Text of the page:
According to records maintained by United States Courts, 413,616 people from Pennsylvania and around the country filed bankruptcy in 2021. Bankruptcy is a way for individuals and business entities to petition state courts for relief from debt they are unable to pay. The most common bankruptcy filings are Chapter 7, 11 and 13. However, there is a lesser-known bankruptcy option which includes a combination of filings to address different types of debt.
What is a Chapter 20 bankruptcy?
A Chapter 20 bankruptcy is a term to describe utilizing a combination of Chapter 13 bankruptcy with a Chapter 7. Often, it could be necessary for an individual to file more than one type of bankruptcy if they have both secured and unsecured debt that they are unable to pay. However, established bankruptcy law states you cannot file Chapter 7 and Chapter 13 at the same time. Therefore, it is important to understand which type of filing should be applied for initially.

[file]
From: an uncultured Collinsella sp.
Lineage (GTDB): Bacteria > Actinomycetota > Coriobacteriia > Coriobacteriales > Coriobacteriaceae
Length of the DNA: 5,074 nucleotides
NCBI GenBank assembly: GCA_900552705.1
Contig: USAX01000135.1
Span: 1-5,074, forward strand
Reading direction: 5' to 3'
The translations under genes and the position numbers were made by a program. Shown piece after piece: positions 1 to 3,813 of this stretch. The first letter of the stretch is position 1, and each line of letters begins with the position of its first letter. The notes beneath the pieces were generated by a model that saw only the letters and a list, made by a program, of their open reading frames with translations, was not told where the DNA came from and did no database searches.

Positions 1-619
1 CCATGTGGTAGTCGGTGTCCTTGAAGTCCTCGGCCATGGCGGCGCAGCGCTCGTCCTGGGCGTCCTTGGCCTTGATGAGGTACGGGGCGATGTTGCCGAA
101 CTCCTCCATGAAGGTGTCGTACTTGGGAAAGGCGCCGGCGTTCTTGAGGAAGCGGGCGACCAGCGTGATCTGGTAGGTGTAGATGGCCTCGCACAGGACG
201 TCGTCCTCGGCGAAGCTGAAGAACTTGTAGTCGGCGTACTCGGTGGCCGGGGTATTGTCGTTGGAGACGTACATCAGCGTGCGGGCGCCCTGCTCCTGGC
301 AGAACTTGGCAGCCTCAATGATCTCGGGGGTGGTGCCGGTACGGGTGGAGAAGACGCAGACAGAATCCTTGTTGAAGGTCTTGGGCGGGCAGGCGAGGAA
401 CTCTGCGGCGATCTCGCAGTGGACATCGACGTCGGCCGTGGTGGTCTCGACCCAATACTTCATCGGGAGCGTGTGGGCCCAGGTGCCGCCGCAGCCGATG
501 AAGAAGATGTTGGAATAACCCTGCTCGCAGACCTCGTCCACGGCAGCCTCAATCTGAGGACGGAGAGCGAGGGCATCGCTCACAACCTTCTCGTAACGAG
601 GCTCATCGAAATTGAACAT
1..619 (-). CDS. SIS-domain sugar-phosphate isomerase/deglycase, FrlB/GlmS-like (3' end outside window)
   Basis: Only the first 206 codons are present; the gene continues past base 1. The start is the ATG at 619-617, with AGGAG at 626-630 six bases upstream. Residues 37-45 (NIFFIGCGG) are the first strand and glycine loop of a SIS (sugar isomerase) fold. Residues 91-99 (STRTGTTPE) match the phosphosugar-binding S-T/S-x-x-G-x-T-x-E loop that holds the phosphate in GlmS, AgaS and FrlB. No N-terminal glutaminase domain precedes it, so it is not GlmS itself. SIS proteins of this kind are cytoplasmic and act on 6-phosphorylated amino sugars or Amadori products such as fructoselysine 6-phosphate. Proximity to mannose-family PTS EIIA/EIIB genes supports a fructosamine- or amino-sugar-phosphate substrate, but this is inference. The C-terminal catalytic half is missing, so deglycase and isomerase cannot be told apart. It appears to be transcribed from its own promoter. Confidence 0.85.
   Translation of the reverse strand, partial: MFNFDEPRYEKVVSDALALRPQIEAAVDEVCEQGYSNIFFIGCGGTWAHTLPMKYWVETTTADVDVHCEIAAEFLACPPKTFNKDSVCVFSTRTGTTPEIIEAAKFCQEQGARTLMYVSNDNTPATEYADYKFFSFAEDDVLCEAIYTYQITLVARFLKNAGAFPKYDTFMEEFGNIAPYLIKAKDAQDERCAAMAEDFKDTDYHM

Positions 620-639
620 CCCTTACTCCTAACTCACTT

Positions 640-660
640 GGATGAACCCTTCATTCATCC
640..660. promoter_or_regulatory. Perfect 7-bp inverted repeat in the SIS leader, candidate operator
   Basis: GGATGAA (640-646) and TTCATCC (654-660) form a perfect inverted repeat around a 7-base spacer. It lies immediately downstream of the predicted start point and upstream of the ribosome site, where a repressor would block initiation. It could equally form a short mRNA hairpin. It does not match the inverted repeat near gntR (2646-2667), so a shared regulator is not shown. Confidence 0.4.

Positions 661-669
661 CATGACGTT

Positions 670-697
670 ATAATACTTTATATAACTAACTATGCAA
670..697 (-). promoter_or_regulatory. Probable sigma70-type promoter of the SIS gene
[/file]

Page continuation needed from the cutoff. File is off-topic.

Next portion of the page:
Chapter 7 first, then Chapter 13
Chapter 7 bankruptcy rules focus on taking care of unsecured debt which is money owed that is not secured by collateral. An example of unsecured debt would be credit card debt or signature loans with no security listed. The greatest advantage of an initial Chapter 7 filing is it eliminates the amount of debt an individual has. This is important because Chapter 13 bankruptcy has limitations on how much debt you can have when you file. Once the initial debt is relieved from Chapter 7, Chapter 13 can be used to eliminate secured debt such as car loans.
If you are considering bankruptcy as a financial option, it will be important to research all available solutions before making a plan to manage your debt. No two situations are the same, and making the right decision will go far in helping to create a bright financial future.